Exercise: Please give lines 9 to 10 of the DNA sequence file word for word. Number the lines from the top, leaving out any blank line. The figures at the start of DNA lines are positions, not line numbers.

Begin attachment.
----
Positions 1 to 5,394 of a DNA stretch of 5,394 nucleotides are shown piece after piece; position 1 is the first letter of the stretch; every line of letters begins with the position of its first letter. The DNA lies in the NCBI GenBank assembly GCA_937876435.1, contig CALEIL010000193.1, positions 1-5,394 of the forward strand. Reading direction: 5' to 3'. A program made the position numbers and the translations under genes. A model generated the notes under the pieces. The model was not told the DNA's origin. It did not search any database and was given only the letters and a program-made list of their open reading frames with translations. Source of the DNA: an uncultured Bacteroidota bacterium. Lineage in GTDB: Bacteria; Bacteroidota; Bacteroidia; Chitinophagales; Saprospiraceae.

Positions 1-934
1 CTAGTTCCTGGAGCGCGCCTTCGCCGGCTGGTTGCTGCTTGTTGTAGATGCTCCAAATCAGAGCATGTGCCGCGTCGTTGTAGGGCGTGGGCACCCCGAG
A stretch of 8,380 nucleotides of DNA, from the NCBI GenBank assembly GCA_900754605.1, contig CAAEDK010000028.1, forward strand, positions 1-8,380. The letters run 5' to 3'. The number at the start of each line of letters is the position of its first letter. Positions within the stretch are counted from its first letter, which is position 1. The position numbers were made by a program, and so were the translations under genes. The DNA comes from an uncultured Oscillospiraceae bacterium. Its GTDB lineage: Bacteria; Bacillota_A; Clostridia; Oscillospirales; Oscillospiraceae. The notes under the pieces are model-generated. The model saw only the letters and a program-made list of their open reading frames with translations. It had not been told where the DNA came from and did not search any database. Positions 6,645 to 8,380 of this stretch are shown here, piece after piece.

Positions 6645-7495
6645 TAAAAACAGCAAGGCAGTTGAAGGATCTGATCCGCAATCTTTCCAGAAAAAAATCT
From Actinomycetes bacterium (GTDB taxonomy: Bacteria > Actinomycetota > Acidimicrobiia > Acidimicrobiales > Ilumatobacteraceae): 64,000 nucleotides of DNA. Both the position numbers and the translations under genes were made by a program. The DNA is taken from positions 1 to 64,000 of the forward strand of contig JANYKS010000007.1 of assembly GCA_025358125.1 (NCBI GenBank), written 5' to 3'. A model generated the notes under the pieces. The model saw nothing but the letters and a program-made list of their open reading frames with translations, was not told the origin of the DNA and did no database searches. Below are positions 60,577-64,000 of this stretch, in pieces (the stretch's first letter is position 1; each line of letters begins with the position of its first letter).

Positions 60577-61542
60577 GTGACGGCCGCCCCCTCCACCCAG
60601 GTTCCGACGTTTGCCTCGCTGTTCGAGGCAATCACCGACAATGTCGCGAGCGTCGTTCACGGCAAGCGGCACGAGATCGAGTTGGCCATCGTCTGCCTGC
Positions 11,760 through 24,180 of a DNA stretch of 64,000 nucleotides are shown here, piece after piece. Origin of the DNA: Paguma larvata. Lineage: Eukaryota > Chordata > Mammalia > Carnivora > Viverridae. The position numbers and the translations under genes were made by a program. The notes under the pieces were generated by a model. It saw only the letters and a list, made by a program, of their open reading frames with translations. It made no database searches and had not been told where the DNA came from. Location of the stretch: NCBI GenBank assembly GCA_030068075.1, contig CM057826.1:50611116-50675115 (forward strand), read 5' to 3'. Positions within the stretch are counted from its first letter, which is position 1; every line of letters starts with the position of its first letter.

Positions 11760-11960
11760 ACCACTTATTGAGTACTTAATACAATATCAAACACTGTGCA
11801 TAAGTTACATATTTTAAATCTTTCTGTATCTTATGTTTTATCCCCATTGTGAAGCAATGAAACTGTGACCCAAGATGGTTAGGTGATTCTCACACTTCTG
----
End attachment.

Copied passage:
60577 GTGACGGCCGCCCCCTCCACCCAG
60601 GTTCCGACGTTTGCCTCGCTGTTCGAGGCAATCACCGACAATGTCGCGAGCGTCGTTCACGGCAAGCGGCACGAGATCGAGTTGGCCATCGTCTGCCTGC